California Prison Inmates End Hunger Strike After Lawmakers Vow Hearings
SACRAMENTO (CBS/AP) — California inmates on Thursday ended a nearly two-month hunger strike to protest policies that can keep some gang leaders isolated for decades, after lawmakers agreed to hold hearings on complaints about the treatment.
More than 30,000 inmates had been refusing meals when the strike began in early July. By this week the number had dwindled to 100, including 40 who had been on strike continuously since July 8.
The strike ended after two Democratic state legislators promised to hold hearings this fall on inmates’ complaints that gang leaders are held in isolation units for long periods. Three of the four strike leaders have been kept that way for more than 20 years and the fourth for more than a decade.
Advocates for the inmates said in a statement that the strikers met with other prisoners and decided to end their fast because of the pending hearings and “the growing international condemnation of California’s practice of solitary confinement.”
A federal judge had given authorities permission to force-feed inmates if necessary to save their lives, but officials did not have to resort to that measure. Even hard-core strikers had been accepting vitamins and electrolyte drinks during their fast.
It did not appear that any inmates suffered serious health problems such as kidney or eye damage that can result from starvation, said Joyce Hayhoe, a spokeswoman for the federal court-appointed official who oversees prison medical care.
The focus now will be on easing inmates back to solid food, she said.
“We are pleased this dangerous strike has been called off before any inmates became seriously ill,” Corrections Secretary Jeffrey Beard said in a statement.
He said the department will continue to carry out changes it began two years ago in its policies over sending inmates to isolation units designed to discipline inmates who commit crimes in prison or keep gang leaders from easily communicating with their followers.
The changes include more limits on which inmates are sent to the units at Pelican Bay, where the strike began, and at other prisons. The policies also make it easier for inmates also can work their way out of the isolation units.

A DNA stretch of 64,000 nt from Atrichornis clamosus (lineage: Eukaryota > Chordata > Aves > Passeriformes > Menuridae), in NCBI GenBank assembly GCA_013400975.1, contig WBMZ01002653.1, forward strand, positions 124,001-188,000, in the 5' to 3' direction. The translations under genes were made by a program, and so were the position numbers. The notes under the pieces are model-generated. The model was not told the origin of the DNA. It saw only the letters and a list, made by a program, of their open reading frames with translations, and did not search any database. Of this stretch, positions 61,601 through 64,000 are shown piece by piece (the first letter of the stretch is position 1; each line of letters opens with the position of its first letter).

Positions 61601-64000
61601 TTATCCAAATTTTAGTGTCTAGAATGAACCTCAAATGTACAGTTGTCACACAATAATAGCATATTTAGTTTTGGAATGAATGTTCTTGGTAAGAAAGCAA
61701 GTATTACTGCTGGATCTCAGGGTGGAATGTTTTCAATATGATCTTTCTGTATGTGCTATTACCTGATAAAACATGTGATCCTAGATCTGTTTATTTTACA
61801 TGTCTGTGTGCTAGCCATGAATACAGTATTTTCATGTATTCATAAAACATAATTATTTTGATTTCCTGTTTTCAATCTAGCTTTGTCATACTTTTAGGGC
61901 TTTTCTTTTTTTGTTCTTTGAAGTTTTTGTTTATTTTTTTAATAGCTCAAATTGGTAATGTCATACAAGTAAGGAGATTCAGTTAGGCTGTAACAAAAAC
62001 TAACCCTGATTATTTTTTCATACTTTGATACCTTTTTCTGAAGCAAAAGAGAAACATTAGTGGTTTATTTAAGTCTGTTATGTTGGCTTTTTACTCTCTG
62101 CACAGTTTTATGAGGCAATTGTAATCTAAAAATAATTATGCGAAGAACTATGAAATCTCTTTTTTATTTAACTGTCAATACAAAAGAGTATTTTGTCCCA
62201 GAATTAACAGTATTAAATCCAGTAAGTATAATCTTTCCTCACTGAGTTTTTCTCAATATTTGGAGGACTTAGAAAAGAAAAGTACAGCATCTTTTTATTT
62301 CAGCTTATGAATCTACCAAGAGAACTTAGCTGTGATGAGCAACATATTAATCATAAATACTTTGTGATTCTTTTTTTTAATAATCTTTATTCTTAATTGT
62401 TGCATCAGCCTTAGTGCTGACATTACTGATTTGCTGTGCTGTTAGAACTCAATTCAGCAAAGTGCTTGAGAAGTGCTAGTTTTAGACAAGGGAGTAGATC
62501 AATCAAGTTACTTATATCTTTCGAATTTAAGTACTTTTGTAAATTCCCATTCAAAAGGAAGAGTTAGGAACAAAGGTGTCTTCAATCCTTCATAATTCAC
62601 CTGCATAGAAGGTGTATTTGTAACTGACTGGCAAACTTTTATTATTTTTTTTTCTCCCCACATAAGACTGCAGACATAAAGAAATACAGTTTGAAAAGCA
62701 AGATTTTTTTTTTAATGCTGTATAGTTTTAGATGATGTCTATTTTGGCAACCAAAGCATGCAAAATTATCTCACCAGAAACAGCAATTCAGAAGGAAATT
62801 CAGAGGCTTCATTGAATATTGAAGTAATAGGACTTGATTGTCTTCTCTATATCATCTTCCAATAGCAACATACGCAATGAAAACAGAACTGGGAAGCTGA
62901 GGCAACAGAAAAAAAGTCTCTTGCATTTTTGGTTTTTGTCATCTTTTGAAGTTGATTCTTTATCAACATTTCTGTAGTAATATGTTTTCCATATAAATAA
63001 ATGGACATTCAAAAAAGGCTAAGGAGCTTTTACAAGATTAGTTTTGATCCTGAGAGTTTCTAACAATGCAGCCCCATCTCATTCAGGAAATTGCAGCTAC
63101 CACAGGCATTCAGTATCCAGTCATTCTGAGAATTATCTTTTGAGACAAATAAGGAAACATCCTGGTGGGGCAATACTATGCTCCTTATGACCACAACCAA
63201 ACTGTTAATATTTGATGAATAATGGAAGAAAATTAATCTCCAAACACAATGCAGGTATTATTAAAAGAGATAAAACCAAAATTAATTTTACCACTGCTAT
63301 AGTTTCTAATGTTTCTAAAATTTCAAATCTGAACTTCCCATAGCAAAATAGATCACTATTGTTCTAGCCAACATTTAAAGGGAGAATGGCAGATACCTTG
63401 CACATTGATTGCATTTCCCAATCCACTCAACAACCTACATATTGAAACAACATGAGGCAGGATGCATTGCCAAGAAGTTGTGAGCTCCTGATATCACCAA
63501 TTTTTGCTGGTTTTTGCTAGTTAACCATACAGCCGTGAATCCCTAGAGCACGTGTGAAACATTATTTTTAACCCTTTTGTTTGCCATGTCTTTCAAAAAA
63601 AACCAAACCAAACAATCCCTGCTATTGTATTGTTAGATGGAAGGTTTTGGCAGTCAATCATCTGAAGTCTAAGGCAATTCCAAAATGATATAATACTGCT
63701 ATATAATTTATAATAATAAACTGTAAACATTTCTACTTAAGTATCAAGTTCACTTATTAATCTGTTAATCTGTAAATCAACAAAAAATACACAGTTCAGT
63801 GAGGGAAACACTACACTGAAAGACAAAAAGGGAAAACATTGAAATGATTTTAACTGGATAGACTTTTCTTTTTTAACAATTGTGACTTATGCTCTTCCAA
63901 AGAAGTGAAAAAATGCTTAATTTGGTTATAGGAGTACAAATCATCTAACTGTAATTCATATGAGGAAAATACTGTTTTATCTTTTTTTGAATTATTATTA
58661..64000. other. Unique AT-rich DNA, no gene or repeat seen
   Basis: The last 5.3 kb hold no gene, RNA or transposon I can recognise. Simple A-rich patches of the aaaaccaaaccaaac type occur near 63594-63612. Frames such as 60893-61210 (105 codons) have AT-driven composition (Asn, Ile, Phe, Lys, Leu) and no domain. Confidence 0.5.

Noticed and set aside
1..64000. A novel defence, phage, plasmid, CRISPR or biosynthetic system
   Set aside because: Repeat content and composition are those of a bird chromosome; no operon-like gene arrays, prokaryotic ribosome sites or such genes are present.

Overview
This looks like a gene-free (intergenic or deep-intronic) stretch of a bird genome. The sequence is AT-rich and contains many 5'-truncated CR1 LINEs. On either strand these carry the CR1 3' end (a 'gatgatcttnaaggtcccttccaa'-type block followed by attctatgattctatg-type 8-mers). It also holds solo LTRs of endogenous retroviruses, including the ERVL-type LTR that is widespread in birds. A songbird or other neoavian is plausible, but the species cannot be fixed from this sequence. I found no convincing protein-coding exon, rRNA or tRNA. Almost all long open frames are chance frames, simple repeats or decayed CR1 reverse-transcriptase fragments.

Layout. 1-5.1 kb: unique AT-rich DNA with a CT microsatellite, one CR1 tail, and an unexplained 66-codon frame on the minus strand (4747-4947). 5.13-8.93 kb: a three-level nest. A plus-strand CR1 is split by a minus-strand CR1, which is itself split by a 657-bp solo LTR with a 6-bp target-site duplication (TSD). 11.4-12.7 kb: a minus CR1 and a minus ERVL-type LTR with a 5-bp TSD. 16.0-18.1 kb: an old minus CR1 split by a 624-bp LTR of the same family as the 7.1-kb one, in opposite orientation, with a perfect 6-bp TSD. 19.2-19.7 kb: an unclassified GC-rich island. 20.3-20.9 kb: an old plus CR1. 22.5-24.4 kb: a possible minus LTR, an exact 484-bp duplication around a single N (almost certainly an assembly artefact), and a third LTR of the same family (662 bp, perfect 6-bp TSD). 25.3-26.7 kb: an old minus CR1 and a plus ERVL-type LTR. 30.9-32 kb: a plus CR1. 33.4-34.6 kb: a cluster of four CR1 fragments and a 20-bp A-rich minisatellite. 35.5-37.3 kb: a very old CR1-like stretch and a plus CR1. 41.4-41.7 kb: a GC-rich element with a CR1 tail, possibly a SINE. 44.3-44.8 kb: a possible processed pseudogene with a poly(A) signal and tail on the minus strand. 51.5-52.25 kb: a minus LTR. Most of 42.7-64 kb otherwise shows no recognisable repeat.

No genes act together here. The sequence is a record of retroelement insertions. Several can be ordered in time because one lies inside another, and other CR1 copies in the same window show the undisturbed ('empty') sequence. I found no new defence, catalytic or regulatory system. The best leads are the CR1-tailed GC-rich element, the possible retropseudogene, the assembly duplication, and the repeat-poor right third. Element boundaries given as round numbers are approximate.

Jules Lobel, an attorney representing 10 striking inmates in a federal lawsuit over the isolation units, did not immediately return a telephone message.
Supporters and advocates for the inmates planned a rally later in the day at a California state building in downtown Oakland.
“I’m relieved to see an honorable end to the hunger strike without getting to the point where people were dying,” Assemblyman Tom Ammiano, D-San Francisco, said in a statement.
He said he was gratified that the hearings he plans with Sen. Loni Hancock, D-Berkeley, helped prompt an end to the strike. Lawmakers’ real work begins now as they prepare for hearings “that I hope can bring an end to the disgraceful conditions that triggered the hunger strike,” he said.
Hancock said in a statement the “issues raised by the hunger strike are real—concerns about the use and conditions of solitary confinement in California’s prisons—and can no longer be ignored.”
About 3,600 inmates are housed in the isolation units because of crimes they committed in prison or their designation as leaders of prison gangs.
The four organizers of the hunger strike all are serving life sentences for murder, have committed a string of assaults while incarcerated, and lead rival prison gangs, officials have said.
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